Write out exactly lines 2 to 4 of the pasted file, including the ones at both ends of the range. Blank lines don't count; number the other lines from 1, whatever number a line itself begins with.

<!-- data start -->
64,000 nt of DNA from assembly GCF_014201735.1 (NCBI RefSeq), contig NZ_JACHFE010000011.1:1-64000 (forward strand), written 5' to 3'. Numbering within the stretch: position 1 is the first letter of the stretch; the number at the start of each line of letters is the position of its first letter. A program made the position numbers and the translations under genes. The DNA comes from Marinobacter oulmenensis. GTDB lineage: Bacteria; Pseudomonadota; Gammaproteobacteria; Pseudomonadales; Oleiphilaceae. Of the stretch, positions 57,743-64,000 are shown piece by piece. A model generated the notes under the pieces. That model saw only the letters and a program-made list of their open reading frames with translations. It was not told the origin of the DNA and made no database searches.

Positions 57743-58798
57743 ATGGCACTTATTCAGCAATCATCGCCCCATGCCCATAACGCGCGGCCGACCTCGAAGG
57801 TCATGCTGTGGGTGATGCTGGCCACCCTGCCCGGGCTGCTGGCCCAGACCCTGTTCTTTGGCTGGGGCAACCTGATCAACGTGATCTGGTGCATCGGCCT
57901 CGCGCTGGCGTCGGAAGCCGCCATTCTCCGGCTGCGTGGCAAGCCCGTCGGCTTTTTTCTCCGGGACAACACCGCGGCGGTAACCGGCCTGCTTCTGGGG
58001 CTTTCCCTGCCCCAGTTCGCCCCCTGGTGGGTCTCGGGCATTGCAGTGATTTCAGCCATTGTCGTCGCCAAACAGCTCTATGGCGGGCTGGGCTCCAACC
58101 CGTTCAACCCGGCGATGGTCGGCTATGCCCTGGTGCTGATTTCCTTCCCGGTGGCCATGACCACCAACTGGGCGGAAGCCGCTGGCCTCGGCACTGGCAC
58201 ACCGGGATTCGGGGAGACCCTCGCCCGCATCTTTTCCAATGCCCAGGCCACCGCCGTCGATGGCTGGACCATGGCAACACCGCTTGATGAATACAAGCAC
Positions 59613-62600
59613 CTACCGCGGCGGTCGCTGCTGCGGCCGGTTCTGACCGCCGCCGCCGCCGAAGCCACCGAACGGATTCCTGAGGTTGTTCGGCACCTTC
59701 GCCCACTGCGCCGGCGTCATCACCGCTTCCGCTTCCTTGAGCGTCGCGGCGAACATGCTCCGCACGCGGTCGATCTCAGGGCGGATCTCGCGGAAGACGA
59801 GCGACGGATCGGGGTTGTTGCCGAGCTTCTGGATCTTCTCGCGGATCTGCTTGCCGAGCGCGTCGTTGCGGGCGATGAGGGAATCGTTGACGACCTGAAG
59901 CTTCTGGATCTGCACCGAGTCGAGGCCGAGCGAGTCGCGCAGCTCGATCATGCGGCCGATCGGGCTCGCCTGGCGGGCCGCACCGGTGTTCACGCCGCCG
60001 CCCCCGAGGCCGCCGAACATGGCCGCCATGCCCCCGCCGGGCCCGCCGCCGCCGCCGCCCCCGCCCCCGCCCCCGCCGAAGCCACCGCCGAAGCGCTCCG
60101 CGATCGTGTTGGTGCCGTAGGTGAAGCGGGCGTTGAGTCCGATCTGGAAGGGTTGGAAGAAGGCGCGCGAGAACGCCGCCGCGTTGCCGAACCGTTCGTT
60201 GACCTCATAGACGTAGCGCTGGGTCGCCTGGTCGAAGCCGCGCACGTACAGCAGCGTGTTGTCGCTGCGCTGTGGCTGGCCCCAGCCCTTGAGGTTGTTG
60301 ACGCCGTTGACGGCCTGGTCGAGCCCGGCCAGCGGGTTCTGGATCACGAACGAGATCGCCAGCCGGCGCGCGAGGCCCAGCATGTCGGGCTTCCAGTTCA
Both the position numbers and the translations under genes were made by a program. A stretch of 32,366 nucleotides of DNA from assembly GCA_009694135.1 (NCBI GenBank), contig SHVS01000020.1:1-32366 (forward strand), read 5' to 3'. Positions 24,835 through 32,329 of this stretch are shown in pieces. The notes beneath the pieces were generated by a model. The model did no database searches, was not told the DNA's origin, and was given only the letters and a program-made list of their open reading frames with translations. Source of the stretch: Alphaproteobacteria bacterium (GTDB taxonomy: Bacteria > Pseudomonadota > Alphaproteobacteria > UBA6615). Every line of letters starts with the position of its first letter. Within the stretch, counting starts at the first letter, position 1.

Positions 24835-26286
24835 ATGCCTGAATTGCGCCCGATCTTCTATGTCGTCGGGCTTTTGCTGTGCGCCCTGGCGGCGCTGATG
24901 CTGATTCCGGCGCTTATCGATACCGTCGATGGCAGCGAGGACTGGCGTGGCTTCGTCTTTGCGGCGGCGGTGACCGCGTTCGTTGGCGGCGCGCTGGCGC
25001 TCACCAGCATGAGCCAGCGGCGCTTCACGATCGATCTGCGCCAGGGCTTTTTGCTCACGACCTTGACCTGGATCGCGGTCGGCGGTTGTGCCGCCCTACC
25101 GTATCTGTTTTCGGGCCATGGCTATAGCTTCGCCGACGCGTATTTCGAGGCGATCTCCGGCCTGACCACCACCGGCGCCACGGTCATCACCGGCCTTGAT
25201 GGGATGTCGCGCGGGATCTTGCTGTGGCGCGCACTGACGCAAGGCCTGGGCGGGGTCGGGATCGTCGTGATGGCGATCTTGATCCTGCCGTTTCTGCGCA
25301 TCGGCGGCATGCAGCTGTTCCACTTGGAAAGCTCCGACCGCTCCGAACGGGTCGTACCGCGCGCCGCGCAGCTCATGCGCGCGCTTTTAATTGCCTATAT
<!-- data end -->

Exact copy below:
Positions 57743-58798
57743 ATGGCACTTATTCAGCAATCATCGCCCCATGCCCATAACGCGCGGCCGACCTCGAAGG
57801 TCATGCTGTGGGTGATGCTGGCCACCCTGCCCGGGCTGCTGGCCCAGACCCTGTTCTTTGGCTGGGGCAACCTGATCAACGTGATCTGGTGCATCGGCCT